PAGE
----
10 Comments:

Anonymous Jim Lane said...

As a kid I never missed The Adventures of Rin-Tin-Tin on TV; now I wonder if it was shot on Ray Corrigan's Fort Apache set (it was even called by that name in the series). I know that when I finally saw Ford's picture, that fort looked mighty familiar.

The guy with the YouTube video of where Fort Apache once stood reminds me: Last time I saw How the West Was Won at the Cinerama Dome in LA, they showed a little video compiled by Dave Strohmaier, the man behind Cinerama Adventure, called "HTWWW Locations Then and Now". It took us to a bunch of locations photographed by Tom March from the exact spot where the Cinerama camera had stood -- Convict Lake, Cal.; Cave-In-Rock, Ill.; Chimney Rock, Colo.; and so on (Lone Pine was there, of course). Over these shots Strohmaier superimposed the shot from the movie, with the appropriate snatch of the soundtrack echoing behind it. The effect was elegiac and eerie, like seeing ghosts or having a peek through the time tunnel. It's a pity that video wasn't included as a supplement on the HTWWW Blu-ray.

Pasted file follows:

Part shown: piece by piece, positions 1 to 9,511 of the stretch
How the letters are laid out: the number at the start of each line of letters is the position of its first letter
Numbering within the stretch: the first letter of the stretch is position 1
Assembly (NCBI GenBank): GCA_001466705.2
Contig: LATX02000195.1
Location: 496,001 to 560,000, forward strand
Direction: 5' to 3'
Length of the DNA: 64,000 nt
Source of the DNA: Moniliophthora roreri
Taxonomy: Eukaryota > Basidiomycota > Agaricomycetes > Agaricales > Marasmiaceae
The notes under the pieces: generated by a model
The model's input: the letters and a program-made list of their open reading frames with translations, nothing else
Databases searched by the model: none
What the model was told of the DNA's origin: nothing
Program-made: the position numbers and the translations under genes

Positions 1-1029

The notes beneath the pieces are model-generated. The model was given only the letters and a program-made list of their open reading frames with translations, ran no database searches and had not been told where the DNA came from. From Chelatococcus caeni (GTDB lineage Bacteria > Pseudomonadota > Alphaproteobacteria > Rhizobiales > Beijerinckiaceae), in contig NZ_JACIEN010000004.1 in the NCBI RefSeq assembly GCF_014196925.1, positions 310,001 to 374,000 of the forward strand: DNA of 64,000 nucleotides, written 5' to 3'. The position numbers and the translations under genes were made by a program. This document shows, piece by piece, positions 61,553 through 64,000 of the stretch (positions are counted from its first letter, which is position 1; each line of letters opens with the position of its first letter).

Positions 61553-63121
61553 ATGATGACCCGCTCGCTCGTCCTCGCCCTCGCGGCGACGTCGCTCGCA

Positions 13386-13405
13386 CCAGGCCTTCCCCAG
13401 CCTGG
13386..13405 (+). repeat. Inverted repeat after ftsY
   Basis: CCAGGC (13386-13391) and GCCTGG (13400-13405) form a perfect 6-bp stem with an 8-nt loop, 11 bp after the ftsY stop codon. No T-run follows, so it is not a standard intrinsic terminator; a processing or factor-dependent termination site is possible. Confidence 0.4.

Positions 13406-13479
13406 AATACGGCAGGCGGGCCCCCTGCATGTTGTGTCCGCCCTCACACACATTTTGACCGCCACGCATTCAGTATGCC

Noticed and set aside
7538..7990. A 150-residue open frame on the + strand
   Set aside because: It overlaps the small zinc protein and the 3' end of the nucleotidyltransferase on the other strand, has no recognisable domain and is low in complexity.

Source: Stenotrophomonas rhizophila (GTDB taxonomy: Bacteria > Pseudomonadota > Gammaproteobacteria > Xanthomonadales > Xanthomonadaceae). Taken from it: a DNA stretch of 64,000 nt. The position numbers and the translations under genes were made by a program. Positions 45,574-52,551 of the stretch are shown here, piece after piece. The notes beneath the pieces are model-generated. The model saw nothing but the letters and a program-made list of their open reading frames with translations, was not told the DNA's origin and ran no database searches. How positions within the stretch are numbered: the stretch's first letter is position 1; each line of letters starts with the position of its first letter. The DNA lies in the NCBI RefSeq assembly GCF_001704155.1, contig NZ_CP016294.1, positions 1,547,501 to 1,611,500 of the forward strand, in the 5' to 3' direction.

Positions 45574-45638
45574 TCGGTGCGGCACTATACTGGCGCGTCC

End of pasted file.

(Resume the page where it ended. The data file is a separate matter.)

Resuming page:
7:11 PM  
Anonymous Anonymous said...

So how did John Wayne wind up in that "Epic Last Stand" picture?

You should check out the Lone Pine Fest in October. It isn't always hot there, sometimes it's pretty cold. The rocks are well worth the trip.

'Bad Day at Black Rock' was filmed outside of Lone Pine. The debris from the town is still there.

8:16 AM  
Blogger Dugan said...

I love Ford's Monument Valley westerns, but the place looks like a hell hole to me. Making those films must have been an endurance contest at times.

7:48 AM